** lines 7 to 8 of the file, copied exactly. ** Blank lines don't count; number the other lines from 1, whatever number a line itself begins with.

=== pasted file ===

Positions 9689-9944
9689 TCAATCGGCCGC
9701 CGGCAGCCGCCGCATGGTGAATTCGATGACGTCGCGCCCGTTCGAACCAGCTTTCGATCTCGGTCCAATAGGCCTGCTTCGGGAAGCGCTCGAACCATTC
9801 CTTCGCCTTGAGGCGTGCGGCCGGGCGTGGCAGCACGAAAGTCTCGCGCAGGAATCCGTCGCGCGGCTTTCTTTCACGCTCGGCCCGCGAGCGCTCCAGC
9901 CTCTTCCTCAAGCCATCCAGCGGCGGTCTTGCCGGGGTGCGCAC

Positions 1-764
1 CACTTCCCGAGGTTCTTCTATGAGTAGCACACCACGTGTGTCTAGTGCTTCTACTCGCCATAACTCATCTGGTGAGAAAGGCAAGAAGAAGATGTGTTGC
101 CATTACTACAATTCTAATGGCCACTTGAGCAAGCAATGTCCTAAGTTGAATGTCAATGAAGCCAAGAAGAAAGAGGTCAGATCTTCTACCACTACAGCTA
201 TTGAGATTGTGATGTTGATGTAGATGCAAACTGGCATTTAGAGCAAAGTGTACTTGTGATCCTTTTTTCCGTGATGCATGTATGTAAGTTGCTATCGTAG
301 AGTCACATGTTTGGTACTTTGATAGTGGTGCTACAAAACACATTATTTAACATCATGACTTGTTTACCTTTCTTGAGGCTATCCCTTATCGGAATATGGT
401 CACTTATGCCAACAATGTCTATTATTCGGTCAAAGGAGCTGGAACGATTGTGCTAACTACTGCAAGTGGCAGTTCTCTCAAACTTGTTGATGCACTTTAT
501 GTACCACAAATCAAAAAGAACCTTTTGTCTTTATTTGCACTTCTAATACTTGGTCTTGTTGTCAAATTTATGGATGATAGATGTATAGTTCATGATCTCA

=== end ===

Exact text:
1 CACTTCCCGAGGTTCTTCTATGAGTAGCACACCACGTGTGTCTAGTGCTTCTACTCGCCATAACTCATCTGGTGAGAAAGGCAAGAAGAAGATGTGTTGC
101 CATTACTACAATTCTAATGGCCACTTGAGCAAGCAATGTCCTAAGTTGAATGTCAATGAAGCCAAGAAGAAAGAGGTCAGATCTTCTACCACTACAGCTA